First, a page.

Hundreds attend 'March for Our Lives' in Sioux Falls

Sioux Falls, SD (KSFY) March for Our Lives rallies were held around the globe Saturday as students, parents, teachers, celebrities and more call for action to help bring an end to gun violence.

“Today we take to the streets in over 800 marches around the globe and demand common sense gun laws, today is the beginning of a bright new future for our country, and if you think today is good, just wait for tomorrow," Parkland high school student Cameron Kasky said.

The March for Our Lives was organized by students from Parkland Florida where a school shooting took the lives of 17 people last month. But marchers said this movement is about all gun violence happening in our nation.

Hundreds of people also marched through the snow in downtown Sioux Falls in a last minute march organized by a Lincoln High School student earlier this week.

“Not one child should feel scared to go to such an important place,” Student speakers said at the Sioux Falls rally Saturday.

The group of students and supporters gathered outside Carnegie Hall Saturday morning, calling on lawmakers to help stop the violence.

“I feel we all have the right to come home safe from school every day,” Lincoln High School Student Chloe Ross said. “Honestly I think it’s a bit ridiculous, there's children out here dying and people really aren't taking it that seriously.”

“We're not all just going to sit down and just fear for our lives, we're going to do something about it, we're going to make change happen, we need to make sure our government doesn't forget about this,” 17-year-old Courtney Merchant said.

Merchant, the Lincoln High School student who organized the local march, said the show of support in Sioux Falls reveals that students and adults alike want change.

“It means there is hope, that this violence that has become so common may end some day and that our government will finally do something about it,” Merchant said.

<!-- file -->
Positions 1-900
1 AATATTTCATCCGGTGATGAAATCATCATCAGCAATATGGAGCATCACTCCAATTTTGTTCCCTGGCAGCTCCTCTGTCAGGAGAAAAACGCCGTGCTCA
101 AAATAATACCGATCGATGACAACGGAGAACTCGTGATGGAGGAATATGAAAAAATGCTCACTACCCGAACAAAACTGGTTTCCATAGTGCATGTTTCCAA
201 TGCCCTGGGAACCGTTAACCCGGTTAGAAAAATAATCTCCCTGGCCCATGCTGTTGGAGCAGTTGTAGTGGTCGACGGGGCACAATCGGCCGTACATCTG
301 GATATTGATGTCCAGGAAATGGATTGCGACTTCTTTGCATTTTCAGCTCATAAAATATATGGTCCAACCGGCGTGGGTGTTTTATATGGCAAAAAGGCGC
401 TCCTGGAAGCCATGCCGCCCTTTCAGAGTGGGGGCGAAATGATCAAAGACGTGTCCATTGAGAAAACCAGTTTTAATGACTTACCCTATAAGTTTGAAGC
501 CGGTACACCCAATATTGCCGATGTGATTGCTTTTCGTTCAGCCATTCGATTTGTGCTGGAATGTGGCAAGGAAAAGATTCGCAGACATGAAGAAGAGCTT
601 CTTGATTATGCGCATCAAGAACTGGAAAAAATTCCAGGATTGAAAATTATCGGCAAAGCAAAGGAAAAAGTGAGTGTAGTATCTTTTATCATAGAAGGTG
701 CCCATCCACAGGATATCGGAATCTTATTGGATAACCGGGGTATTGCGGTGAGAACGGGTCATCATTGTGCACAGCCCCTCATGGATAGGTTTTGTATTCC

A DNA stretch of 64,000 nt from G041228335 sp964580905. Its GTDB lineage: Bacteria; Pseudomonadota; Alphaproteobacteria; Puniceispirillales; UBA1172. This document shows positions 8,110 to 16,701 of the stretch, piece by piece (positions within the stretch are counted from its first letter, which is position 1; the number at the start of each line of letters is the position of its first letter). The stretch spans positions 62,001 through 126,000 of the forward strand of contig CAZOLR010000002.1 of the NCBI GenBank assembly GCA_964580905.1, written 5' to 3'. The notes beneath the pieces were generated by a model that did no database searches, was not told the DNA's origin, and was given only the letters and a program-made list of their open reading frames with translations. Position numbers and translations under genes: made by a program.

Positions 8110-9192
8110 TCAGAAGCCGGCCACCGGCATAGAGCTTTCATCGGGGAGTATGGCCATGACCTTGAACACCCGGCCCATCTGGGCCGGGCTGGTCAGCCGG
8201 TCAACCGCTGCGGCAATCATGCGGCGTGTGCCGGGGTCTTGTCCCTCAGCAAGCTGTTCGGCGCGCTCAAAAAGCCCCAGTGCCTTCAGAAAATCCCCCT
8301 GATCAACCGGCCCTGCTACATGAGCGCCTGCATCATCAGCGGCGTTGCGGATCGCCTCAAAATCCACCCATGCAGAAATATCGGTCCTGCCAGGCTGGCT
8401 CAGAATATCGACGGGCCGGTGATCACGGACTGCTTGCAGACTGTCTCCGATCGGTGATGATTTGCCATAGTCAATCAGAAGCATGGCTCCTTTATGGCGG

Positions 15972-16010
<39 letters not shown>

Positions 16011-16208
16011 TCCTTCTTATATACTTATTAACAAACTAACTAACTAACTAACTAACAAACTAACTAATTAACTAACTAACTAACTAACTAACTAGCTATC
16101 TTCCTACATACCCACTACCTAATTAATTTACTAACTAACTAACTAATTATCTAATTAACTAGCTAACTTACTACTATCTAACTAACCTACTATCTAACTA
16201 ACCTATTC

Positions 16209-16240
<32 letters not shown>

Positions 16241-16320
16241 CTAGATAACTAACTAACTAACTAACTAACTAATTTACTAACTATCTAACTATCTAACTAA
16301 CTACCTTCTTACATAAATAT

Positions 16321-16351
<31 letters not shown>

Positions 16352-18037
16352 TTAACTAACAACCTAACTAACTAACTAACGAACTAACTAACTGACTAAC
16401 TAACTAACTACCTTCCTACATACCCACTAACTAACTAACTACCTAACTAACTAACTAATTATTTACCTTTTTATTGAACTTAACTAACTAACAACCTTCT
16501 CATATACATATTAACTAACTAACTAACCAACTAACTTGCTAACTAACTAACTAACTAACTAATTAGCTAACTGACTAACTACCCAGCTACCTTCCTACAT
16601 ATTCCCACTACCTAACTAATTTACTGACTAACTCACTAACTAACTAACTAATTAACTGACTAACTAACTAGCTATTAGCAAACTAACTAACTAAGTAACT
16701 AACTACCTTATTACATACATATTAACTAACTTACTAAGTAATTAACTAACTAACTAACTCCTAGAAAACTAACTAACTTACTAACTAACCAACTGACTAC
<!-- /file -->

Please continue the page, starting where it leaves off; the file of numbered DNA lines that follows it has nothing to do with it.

“I think there are a lot of common sense solutions we can take on this issue, it’s not a matter of no gun laws or ban the second amendment, there's a lot of middle ground and I think we can achieve a lot of progress if we work for those common lines and make everyone safer,” Lincoln High School Student Maximilian Peters said.

Many of these student activist said they’re proud of their peers for taking a stand.

“I’m so proud of my generation it’s crazy,” Lincoln High School Student Alannah Rien said.

“We just want to see change,” Ross said.

Many of the marchers in Sioux Falls and around the nation said they're not looking for a ban on guns, but what they call common sense regulations on military grade weapons frequently used in mass shootings.

Former President Barack Obama tweeted his support for the March for Our Lives demonstrations Saturday. He wrote “Michelle and I are so inspired by all the young people who made today's marches happen. Keep at it. You're leading us forward. Nothing can stand in the way of millions of voices calling for change."

On the other side of the issue, the National Rifle Association took to social media in response to the March for Our Lives movement. The NRA said the protests are organized by, "Hollywood elites" and "gun-hating billionaires." The posting accused those billionaires and elites of manipulating the youth protesters in an effort to "destroy the second amendment."